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Shakespeare’s passionate defence of refugees celebrated on his 400th anniversary

As the world celebrated the matchless legacy of Shakespeare this month, on the 400th anniversary of his death, Ian McKellan has brought to the attention of the world this little known speech in defence of ‘strangers’ and refugees, preserved in Shakespeare’s own handwriting for all to see. Like much of the bard’s writing, it is just as relevant today.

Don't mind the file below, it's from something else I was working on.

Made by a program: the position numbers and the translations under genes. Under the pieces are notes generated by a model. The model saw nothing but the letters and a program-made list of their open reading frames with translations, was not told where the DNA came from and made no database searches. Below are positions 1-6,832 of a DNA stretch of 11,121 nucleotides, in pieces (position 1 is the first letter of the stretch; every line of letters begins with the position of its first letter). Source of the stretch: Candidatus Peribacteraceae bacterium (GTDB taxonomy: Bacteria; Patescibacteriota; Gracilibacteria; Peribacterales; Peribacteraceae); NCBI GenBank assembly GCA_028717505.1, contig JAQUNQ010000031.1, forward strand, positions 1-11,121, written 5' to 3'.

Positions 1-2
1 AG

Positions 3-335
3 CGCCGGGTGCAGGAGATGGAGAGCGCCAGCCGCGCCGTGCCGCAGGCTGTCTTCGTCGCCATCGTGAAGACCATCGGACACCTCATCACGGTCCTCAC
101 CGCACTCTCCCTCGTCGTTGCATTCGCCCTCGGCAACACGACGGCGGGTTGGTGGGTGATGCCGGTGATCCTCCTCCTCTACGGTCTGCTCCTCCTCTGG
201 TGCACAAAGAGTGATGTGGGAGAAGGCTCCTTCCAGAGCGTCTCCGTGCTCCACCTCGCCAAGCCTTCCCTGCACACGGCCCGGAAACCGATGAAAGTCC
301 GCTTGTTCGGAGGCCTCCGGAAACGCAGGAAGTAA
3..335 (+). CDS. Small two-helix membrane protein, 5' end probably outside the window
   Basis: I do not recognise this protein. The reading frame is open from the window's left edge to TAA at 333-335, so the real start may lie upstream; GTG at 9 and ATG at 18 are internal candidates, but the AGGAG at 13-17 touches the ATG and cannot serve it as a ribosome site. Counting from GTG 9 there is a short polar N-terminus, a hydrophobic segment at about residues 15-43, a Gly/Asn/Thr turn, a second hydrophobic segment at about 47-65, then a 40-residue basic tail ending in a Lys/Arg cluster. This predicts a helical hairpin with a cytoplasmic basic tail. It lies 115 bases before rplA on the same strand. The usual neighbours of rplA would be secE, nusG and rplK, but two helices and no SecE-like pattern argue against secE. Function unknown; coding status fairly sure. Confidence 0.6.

“You’ll put down strangers,/ Kill them, cut their throats, possess their houses,/ And lead the majesty of law in lyam/ To slip him like a hound. Alas, alas! Say now the King/ As he is clement if th’offender mourn,/ Should so much come too short of your great trespass/ As but to banish you: whither would you go?/What country, by the nature of your error,/ Should give you harbour? Go you to France or Flanders,/ To any German province, Spain or Portugal,/ Nay, anywhere that not adheres to England:/ Why, you must needs be strangers.”